The yelling from the Boston Celtics' locker room down the hallway behind him was an incoherent blend of taunts, laughter and arguments as coach Doc Rivers walked away from the noise and turned left into his TD Garden office. Game 5 of the NBA Finals was less than 28 hours away.
He shut the door behind him and luxuriated in the quiet. "Every day when you walk through our locker room, it is loud," said Rivers from behind his desk after practice last Saturday. "Now they're arguing over this." He waved across the office at his flat screen showing the U.S.-England World Cup match—the same game his players were analyzing next door.
Forward Kevin Garnett was the lone soccer fan in the locker room, which is not to say he was the only Celtic with an opinion; the more he tried to instruct his teammates on the beautiful game, the louder they questioned and ridiculed him and his expertise. "In 2008," said Rivers of the Celtics' last championship team, "when Kevin raised his voice, everybody got quiet. Now it's like, 'Oh, f--- you, Kevin!' They're always fighting or arguing, but it's like a family dinner. The debate starts and guys will not back down. Early on I didn't know what to make of it, and then I saw it's good for our team."
One benefit of speaking their minds was beyond debate following the Celtics' 92--86 win over the Lakers on Sunday, which gave Boston a 3--2 advantage as the teams headed back to Los Angeles for the final two games of this highly contentious Finals. The team that quarrels together was just one win away from its second title in three years (and 18th overall for the franchise). As a No. 4 seed Boston would become the lowest-ranked champion since Hakeem Olajuwon's Rockets triumphed as a sixth seed in 1994--95.
Even more impressive was the list of MVP finalists the Celtics were bumping off this postseason: the Heat's Dwyane Wade (who finished No. 5 in MVP balloting), the Cavaliers' LeBron James (MVP for a second straight year), the Magic's Dwight Howard (No. 4) and now they had cornered the league's most brilliant shot maker, the Lakers' Kobe Bryant (No. 3). Bryant had threatened to make like Jack Bauer and hijack Game 5 with 38 points, including a run of 23 in a row that straddled halftime. How did the Celtics overcome his melodramatics? The same way they'd dispatched each diva of the previous rounds: They outnumbered him.
While the Celtics were receiving double-figure production from a quartet of starters, including 27 points from forward Paul Pierce, their team defense was isolating Bryant and minimizing the impact of All-Star 7-footer Pau Gasol, who managed just 12 points on 12 shots against Garnett and backup Rasheed Wallace. The lingering effects of center Andrew Bynum's meniscus tear in his right knee limited his effectiveness during the Lakers' losses in Games 4 and 5, while placing extra burdens on their short bench. In the end Bryant's virtuosity was self-defeating: During the 14:07 in which he accounted for all 23 of his team's points, squirming up improbable threes, contested runners and corkscrew turnarounds, the Celtics nonetheless opened up a 13-point lead by scoring 35 of their own as Pierce and his teammates moved the ball for relatively simple jumpers and easy baskets in transition. "It was all in the team flow," said Pierce. "We run more of an equal-opportunity offense. That's why throughout the course of the playoffs you see different guys leading us in scoring each game."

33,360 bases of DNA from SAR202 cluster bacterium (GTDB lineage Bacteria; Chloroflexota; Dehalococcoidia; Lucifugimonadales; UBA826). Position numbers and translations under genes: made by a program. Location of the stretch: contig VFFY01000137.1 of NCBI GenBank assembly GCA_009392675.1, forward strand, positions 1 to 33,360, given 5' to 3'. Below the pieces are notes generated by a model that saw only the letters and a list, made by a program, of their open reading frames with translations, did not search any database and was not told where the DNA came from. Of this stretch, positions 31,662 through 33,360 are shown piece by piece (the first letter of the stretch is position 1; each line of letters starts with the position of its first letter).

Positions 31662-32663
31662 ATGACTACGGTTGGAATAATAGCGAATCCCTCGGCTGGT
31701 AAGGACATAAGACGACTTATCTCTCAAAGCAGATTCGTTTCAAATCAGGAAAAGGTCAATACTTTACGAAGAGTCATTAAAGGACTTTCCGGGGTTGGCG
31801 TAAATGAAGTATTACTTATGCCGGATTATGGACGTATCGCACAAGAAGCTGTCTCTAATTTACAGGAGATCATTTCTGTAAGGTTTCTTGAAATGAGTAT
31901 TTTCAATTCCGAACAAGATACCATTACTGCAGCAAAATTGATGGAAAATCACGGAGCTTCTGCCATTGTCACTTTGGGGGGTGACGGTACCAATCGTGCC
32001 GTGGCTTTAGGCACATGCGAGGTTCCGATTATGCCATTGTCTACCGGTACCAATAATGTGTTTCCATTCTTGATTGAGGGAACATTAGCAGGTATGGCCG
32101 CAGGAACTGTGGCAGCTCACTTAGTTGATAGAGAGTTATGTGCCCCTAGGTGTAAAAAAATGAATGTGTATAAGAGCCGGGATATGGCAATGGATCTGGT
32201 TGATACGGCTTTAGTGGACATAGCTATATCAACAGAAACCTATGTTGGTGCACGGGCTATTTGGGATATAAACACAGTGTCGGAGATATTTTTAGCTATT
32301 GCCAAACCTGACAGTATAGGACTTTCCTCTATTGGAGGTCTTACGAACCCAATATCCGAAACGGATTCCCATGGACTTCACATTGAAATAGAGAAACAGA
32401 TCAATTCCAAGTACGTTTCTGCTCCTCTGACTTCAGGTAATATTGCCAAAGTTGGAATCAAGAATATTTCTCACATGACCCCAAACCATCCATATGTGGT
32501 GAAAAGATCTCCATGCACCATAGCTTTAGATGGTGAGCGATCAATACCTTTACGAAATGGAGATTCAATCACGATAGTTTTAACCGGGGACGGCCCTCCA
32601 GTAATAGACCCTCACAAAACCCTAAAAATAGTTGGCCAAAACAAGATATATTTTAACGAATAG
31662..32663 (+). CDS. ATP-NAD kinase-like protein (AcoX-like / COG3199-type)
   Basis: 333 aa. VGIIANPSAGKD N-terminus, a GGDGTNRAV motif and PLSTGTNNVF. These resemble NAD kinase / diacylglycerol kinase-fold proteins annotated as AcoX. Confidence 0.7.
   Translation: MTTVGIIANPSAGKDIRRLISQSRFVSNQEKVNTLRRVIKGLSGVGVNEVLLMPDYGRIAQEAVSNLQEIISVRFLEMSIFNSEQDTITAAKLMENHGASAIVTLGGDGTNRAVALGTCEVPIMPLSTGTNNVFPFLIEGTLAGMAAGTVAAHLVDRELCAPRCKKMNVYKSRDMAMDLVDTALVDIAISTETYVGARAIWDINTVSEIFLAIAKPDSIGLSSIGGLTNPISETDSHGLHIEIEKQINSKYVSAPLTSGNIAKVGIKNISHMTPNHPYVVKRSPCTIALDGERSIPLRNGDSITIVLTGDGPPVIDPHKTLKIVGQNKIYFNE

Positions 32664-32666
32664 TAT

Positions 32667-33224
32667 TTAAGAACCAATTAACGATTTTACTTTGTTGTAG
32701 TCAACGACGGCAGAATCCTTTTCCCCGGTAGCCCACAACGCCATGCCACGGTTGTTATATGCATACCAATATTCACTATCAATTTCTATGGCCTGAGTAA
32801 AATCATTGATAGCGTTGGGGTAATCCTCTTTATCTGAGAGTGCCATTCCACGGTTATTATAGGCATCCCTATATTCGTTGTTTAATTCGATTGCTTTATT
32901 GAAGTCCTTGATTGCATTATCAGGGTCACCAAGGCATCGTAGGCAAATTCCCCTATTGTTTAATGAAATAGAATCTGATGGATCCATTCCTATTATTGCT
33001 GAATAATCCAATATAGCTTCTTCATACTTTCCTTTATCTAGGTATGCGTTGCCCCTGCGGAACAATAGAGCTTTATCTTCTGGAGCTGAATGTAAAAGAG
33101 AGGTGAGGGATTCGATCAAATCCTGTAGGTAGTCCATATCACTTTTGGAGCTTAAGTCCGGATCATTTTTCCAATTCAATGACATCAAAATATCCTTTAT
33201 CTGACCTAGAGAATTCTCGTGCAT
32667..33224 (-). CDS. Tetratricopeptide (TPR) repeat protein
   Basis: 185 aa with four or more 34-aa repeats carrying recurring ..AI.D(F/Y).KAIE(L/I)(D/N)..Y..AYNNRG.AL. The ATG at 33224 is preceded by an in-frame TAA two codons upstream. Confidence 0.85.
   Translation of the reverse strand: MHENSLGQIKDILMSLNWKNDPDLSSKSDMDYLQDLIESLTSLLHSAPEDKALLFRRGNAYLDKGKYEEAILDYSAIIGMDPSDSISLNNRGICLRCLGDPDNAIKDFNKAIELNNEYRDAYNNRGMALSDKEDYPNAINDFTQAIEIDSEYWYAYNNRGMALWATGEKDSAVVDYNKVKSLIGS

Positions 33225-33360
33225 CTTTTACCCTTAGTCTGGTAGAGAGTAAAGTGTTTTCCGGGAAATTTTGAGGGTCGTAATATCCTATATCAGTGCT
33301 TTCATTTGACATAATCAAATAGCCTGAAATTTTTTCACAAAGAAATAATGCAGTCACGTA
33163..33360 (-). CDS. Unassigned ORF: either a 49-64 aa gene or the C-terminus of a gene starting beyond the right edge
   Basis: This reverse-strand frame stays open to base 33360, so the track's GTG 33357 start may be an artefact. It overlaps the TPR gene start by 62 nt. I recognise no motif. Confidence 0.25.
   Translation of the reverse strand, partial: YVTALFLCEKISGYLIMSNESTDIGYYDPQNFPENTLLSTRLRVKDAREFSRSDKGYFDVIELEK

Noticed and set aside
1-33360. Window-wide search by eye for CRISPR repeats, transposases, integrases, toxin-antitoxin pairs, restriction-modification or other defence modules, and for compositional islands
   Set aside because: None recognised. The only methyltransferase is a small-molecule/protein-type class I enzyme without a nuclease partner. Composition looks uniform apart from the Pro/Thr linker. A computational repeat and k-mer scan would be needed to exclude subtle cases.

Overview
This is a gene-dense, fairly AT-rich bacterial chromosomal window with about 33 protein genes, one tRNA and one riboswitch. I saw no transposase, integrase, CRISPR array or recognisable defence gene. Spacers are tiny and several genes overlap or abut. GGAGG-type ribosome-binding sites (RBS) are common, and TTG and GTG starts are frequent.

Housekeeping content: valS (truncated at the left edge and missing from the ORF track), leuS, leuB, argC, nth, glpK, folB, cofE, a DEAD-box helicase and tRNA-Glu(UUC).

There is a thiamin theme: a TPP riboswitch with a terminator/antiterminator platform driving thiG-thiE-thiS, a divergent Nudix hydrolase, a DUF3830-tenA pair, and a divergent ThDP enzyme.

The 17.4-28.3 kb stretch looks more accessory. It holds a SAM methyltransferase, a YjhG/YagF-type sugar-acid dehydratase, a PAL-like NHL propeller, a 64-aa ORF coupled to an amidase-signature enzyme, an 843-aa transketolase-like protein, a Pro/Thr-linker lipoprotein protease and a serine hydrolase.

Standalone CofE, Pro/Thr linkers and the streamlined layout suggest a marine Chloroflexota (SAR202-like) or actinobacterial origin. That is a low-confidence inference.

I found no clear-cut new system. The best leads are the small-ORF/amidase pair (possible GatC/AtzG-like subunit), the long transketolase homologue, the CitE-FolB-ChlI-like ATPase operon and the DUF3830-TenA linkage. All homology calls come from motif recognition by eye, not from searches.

Through a record 17 playoff games over the opening three rounds the Celtics never featured the same leading scorer for two games in a row, a triumph of floor balance in this era of The Man. But their altruism did not come naturally: Rivers traced it back to their struggles during the regular season, when injuries and other drawbacks of age shortchanged Boston to a halting 27--27 record over the final four months. Pierce, 32, Garnett, 34, and Ray Allen, 34, were forced to acknowledge they were no longer the singular superstars they'd been as recently as two years ago.
"That's the thing I love about this run, and it's probably why people didn't think we could do it," said Rivers on the eve of Game 5. "Going into [the playoffs] we all knew—at least our staff knew—that our guys were not going to be great every night. They accept that now, where maybe in the middle of the year no one accepted it."
Hubris, though, is the secret ingredient of Boston's unexpected run toward the title—the Celtics are loaded with players who believe deep down they can be stars. Garnett, Pierce and Allen already are penciled in as future Hall of Famers. Rondo believes he is the league's most electrifying point guard. Backup forward Glen (Big Baby) Davis and reserve guards Tony Allen and Nate Robinson also hold high opinions—real or imagined—of their abilities. "Baby has to think that way," says Rivers. "Tony has to think he's the best player on the floor when he plays, and I encourage that. I think it's important for them to think that they can be a star—but while they're not, they have to play the team role."
If the second-stringers hadn't embraced those roles, the Celtics would have gone on vacation weeks ago. As much as Rivers has cautioned reporters to not write off the Celtics because of their age, he has acknowledged the limitations of his older stars. "At the end of the day it's still going to come down to their legs," he confided during the Eastern finals. "And you worry about that every game. Is this the game they're going to be old? You just don't know."